How To Record A Piano Video

So you’ve been working hard at your piano practice, and you want to record a video to share with your friends or family on Facebook or YouTube. You’ve recorded some just using your camera or phone, but you see all these other ones online where the sound quality is so much better, and you want to know how to do that? Hopefully this post will help with how to record a piano video!

MIDI Data vs. Audio

How to record a piano video? Record the sound directly into your phone or camera instead of using the device’s mic. You might be thinking “I connect my piano now to my tablet/phone to use apps and things using the USB cable; won’t that work?” Well the answer is yes you can record your piano this way, but it will be using “MIDI” data, not actual audio. MIDI data is basically the data of what you play – what keys you press, how long you hold them down, was the sustain pedal pressed etc. That data gets sent across you USB/MIDI cable to an app on your device that knows what MIDI data is (like GarageBand) and then turns it back into sounds. So in the end you won’t be hearing the actual sounds your piano made, you’ll be hearing what you played using whatever sounds the app has available (could be a piano sound, or an organ or a guitar even!). But this method will not work for making a video recording (at least not without a lot of extra work).

So to record your actual audio from your piano directly to a video capturing device, you will need an “audio interface”. This is a device that will convert the sound your piano is making into a digital signal that your device (camera or phone) will be able to use.

Piano->Digital Audio Interface->Phone/Camera

Examples Of Audio Interfaces

There are many different examples and types of audio interfaces; some common examples are (you can click on the links to check prices on Amazon if you like):

BEHRINGER audio interface (UMC22)

Behringer UMC22

Focusrite Scarlett 2i2 (3rd Gen) USB Audio Interface with Pro Tools | First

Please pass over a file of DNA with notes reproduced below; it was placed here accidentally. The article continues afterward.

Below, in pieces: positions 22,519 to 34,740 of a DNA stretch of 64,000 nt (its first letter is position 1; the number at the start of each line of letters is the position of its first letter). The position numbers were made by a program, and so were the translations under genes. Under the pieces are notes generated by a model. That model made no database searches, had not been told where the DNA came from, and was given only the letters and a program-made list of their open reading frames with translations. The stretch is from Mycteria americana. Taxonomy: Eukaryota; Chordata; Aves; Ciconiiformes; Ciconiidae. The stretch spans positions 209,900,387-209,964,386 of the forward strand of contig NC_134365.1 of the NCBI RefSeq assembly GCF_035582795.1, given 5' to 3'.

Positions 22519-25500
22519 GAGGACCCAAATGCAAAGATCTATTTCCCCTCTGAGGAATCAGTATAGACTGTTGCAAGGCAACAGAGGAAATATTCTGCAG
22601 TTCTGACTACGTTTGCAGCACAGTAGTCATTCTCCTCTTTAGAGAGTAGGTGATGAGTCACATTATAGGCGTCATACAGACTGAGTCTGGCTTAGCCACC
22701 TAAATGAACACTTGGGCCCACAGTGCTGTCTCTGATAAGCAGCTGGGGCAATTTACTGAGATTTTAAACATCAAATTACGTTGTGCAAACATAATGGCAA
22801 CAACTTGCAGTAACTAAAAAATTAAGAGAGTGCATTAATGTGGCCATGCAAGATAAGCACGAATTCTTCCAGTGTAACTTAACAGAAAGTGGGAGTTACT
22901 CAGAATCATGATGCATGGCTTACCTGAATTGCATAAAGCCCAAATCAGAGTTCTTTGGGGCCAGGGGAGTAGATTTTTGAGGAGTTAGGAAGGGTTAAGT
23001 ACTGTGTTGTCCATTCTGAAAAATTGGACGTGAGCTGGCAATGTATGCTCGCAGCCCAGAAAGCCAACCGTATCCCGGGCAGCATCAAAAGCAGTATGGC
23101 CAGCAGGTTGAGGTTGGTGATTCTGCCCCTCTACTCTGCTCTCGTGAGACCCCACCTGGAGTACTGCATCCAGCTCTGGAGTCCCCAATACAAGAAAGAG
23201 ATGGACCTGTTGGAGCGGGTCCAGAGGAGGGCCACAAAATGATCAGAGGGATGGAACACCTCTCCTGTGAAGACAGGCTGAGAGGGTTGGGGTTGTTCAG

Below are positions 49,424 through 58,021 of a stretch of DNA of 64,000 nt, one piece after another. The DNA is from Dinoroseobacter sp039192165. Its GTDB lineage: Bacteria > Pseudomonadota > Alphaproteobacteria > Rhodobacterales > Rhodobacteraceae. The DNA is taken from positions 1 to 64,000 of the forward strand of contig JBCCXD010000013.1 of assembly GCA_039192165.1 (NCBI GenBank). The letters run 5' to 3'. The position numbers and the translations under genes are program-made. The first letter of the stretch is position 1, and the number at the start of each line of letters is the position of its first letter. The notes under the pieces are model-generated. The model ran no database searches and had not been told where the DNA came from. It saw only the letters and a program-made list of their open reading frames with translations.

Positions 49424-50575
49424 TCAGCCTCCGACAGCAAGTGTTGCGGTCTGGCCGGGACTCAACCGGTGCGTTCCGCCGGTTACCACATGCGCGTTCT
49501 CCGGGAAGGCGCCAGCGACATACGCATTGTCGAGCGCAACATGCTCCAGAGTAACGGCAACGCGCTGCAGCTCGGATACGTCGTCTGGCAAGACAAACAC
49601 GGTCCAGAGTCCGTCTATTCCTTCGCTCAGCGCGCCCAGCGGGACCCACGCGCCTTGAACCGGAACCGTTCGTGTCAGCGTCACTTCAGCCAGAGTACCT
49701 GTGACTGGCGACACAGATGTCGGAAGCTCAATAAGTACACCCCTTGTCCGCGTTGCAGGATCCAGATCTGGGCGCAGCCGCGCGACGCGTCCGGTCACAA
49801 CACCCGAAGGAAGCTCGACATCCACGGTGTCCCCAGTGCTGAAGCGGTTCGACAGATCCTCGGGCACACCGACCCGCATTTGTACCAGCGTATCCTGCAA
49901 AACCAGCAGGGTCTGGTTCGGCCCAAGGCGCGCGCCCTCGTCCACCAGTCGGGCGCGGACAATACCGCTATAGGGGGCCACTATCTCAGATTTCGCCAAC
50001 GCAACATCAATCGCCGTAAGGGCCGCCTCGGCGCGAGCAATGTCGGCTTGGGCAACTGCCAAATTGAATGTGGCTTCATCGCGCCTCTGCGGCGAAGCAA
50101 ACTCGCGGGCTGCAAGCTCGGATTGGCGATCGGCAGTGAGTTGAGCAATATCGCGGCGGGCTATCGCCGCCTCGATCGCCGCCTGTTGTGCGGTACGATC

Scarlett 2i2

These 2 are quite common, the Behringer one is a less expensive option; the Focusrite is a very popular and well regarded brand (but they will both get the job done). These types of audio interfaces can not only be used for piano, but for any instrument, including vocals if you have a mic with either a 1/4″ or XLR port (that’s another topic πŸ™‚

The 2 audio interfaces I have personal experience with though are a little bit different, because they both double as “mixers” (larger number of inputs allowing you to hook up multiple sound sources at the same time, and “mix” them together). The end result from the next 2 is still the same though; conversion of your piano signal (and potentially other signals like a mic, or an mp3 player) into a digital audio stream your video recording device can use.

Roland GOMIXERPRO Professional-Quality Audio Mixer for Smartphones

(if you are new to all of this recording stuff, this is a great choice to get started with!)

Roland GO:Mixer Pro

The Roland GO:Mixer Pro was actually designed for the purpose of easily creating videos so it is a great option; it’s very simple to use, and can be powered either by batteries or by a smartphone. I’ve been using this product for about a year to create all my videos (I am working on a specific review for this; coming soon!). If you are new to all of this stuff, I would highly recommend the Roland GO:Mixer Pro to get started because it is super easy to use. It has multiple inputs (more than the other interfaces above), so it is easy to connect your piano, a mic (either XLR or 1/4″ or 1/8″), a guitar, and even another audio in source like a tablet or mp3 player – you can hear all of this at once. So if you want to sing with your piano playing, you can get a mic and do that quite easily.

Alesis MultiMix 4 USB Compact Mixer

Alesis Multimix 4

I just purchased the Alesis MultiMix 4 to replace (maybe) my Roland GO:Mixer Pro, but I haven’t even taken it out of the box yet, so this is yet to be evaluated. This product had some features I really wanted to try so I picked one up; it is like a standard mixer (thing a band uses to mix all their instruments together into one output to send to a PA system) that has effects built in (so I can add effects to my vocals) and it has an audio interface built in. So it is the same idea as the Roland product, only with some additional features (but it is bigger, not battery powered, and won’t be as easy to use for a total beginner).

One more example of an audio interface, and this example is a unique one: the Yamaha P-125 digital piano has an audio interface built in to its USB/MIDI port!!!! What does this mean? Well if you happen to own a Yamaha P-125, then you don’t need an external audio interface to record your piano! You can just plug your piano (from it’s USB/MIDI port) directly into your phone/camera and it will work (if you want to sing along though, you WILL still need an external audio interface).

How Do You Connect The Piano To The Audio Interface?